It was a busy year for “Quality Communications” a.k.a Qualcomm – a company that played a pivotal role in putting smart in the smartphone. From investigation initiated by the US Federal Trade Commission, a fine imposed by the Taiwanese government, to the technology giant engaging in what is going to be a long and winding road to justice with the largest IT company on the planet regarding use or abuse of its patented technologies. As Apple and Qualcomm raise the stakes and expand the scope of lawsuits, industry rival Broadcomm recently joined the fray. It turned out to be the unwelcome guest heralding the flag of a completely unsolicited takeover offer. Year 2018 will tell whether the markets and courts can snap the dragon.
A FRAND in Need...: Talks of monitoring and regulating FRAND licensing (while gearing up for 5G and IoT) were brewing within the digital underground since the beginning of 2017 around the world. Discussions culminated in the much awaited guidelines on the European approach to SEPs endorsing views expressed in Unwired Planet v. Huawei as well as in Huawei v. ZTE. Ditching the explosive ‘license for all’ clause, the EC communication rightly focussed on transparency, valuation and certainty in enforcement of SEPs, and was very well received by all stakeholders.
...is a FRAND indeed: Around the same time, the newly appointed Assistant Attorney General of the United States remarked on the role of antitrust law in the context of SSOs. Maken Delrahim’s remarks on importance of incentivizing innovations and supporting essential patents while using antitrust rules to make SSO processes more effective and efficient were supported by many across the board.
4th Industrial Revolution – Challenge Accepted: Japan started to formulate vision for a new industrial structure to address challenges and opportunities of connected industries. Having pretty much lost the mobile communication race to rivals, Japanese businesses and policmakers are trying hard to end their long running streak of being implementers of mobile communication standards, rather than innovators. The reality might be different. Japanese Patent Office had a long public consultation period in 2017 to decide on details of what constitutes patent licensing in good faith and what reasonable royalties for SEPs should be. Japan also moved away, rightly so, from the contentious proposal of an ADR system as part of their grand 2017 IP Promotion Plan that was described as amounting to compulsory licensing of SEPs.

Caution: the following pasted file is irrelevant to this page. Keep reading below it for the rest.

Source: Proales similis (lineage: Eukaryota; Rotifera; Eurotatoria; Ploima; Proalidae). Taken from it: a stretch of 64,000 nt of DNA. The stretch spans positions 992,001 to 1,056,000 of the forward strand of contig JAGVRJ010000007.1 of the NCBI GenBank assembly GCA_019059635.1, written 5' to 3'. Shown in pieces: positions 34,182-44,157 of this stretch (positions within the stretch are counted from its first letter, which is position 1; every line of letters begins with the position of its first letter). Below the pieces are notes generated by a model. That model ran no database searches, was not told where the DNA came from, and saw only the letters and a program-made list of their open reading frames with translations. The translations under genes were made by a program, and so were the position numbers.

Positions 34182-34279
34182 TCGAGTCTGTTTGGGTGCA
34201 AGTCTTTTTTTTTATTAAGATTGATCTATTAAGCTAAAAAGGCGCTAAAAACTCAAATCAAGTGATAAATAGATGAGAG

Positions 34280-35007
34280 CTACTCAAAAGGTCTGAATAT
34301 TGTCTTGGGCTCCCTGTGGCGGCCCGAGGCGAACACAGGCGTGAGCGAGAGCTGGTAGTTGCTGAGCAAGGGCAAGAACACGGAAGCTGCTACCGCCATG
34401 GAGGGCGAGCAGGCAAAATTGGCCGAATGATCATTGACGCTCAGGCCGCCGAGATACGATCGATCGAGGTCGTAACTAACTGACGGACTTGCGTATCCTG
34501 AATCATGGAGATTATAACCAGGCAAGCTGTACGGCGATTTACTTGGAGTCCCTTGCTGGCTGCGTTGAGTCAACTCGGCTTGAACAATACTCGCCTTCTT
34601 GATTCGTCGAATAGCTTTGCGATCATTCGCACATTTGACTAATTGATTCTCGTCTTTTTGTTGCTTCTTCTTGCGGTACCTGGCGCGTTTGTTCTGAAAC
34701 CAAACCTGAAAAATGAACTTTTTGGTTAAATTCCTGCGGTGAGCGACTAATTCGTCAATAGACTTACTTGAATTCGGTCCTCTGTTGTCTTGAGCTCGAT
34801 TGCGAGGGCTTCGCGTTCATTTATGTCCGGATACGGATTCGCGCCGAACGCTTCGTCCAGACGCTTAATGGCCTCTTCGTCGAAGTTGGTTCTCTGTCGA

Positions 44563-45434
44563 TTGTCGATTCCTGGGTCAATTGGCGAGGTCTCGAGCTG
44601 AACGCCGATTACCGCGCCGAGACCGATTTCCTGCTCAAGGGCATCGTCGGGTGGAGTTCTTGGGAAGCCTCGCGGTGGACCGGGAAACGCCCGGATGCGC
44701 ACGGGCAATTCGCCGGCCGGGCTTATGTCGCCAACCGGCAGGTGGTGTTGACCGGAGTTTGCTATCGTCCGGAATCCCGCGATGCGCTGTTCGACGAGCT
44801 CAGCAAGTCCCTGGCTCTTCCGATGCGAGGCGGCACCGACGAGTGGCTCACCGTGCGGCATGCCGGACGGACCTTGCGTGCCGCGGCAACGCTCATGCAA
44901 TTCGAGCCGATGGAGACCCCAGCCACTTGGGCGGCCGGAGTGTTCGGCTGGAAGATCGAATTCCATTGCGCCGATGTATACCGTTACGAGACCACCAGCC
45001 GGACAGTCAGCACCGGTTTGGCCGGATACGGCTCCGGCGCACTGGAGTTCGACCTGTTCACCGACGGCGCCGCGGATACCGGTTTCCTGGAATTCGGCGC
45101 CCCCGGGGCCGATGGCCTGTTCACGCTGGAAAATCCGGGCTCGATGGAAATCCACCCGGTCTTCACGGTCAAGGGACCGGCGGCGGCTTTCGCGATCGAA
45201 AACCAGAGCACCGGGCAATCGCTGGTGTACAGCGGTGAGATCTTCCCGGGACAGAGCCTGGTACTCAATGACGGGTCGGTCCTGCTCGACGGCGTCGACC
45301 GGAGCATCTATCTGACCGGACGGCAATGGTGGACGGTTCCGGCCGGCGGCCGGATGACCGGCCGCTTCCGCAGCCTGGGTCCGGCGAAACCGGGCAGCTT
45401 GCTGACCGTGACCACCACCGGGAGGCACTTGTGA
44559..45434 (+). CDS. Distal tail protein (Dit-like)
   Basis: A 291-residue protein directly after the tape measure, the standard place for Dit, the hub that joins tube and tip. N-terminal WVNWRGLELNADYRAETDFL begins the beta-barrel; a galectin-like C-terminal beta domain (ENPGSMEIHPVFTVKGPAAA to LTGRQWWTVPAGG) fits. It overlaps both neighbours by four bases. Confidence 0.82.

5G – The Next Generation Mobile Technology Howitzer: It is a technology that is bound to fundamentally change how several things around us function, and how we communicate with them.What happened to live TV due to satellites, phone due to fiber optics and banking due to ATMs, is going to happen to the mobile telecommunication industry that will transform the way our world works currently. When the world’s first 5G data call was successfully completed by Ericsson and Telstra few weeks ago, the world understood that superfast data speed and ultra low latency are soon going to be a commercial reality around the world. Benefit of 5G communication will seep through smart vehicles, smart city infrastructure and will control all sorts of remote devices within the next couple of years. Year 2018 will tell us what sort of legal issues we will confront around the applications of this revolutionary technology and what lessons we have managed to learn from the past.